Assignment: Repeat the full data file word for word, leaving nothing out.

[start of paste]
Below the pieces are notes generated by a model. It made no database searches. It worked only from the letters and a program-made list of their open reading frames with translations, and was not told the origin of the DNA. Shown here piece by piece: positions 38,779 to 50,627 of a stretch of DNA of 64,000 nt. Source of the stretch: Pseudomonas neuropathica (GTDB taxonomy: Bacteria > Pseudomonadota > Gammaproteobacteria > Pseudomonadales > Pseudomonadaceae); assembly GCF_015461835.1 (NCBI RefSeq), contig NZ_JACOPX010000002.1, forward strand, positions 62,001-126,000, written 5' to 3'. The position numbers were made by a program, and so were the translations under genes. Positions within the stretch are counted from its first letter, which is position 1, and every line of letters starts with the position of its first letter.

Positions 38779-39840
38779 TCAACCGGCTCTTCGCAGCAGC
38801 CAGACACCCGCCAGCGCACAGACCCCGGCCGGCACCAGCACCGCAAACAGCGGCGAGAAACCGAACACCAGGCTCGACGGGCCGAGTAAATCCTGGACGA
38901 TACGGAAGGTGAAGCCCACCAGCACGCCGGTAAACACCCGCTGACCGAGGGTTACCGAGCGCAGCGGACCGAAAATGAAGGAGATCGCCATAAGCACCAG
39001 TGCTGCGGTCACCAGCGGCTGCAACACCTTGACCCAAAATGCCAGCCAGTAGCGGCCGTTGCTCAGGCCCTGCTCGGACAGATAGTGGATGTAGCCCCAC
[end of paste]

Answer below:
Below the pieces are notes generated by a model. It made no database searches. It worked only from the letters and a program-made list of their open reading frames with translations, and was not told the origin of the DNA. Shown here piece by piece: positions 38,779 to 50,627 of a stretch of DNA of 64,000 nt. Source of the stretch: Pseudomonas neuropathica (GTDB taxonomy: Bacteria > Pseudomonadota > Gammaproteobacteria > Pseudomonadales > Pseudomonadaceae); assembly GCF_015461835.1 (NCBI RefSeq), contig NZ_JACOPX010000002.1, forward strand, positions 62,001-126,000, written 5' to 3'. The position numbers were made by a program, and so were the translations under genes. Positions within the stretch are counted from its first letter, which is position 1, and every line of letters starts with the position of its first letter.

Positions 38779-39840
38779 TCAACCGGCTCTTCGCAGCAGC
38801 CAGACACCCGCCAGCGCACAGACCCCGGCCGGCACCAGCACCGCAAACAGCGGCGAGAAACCGAACACCAGGCTCGACGGGCCGAGTAAATCCTGGACGA
38901 TACGGAAGGTGAAGCCCACCAGCACGCCGGTAAACACCCGCTGACCGAGGGTTACCGAGCGCAGCGGACCGAAAATGAAGGAGATCGCCATAAGCACCAG
39001 TGCTGCGGTCACCAGCGGCTGCAACACCTTGACCCAAAATGCCAGCCAGTAGCGGCCGTTGCTCAGGCCCTGCTCGGACAGATAGTGGATGTAGCCCCAC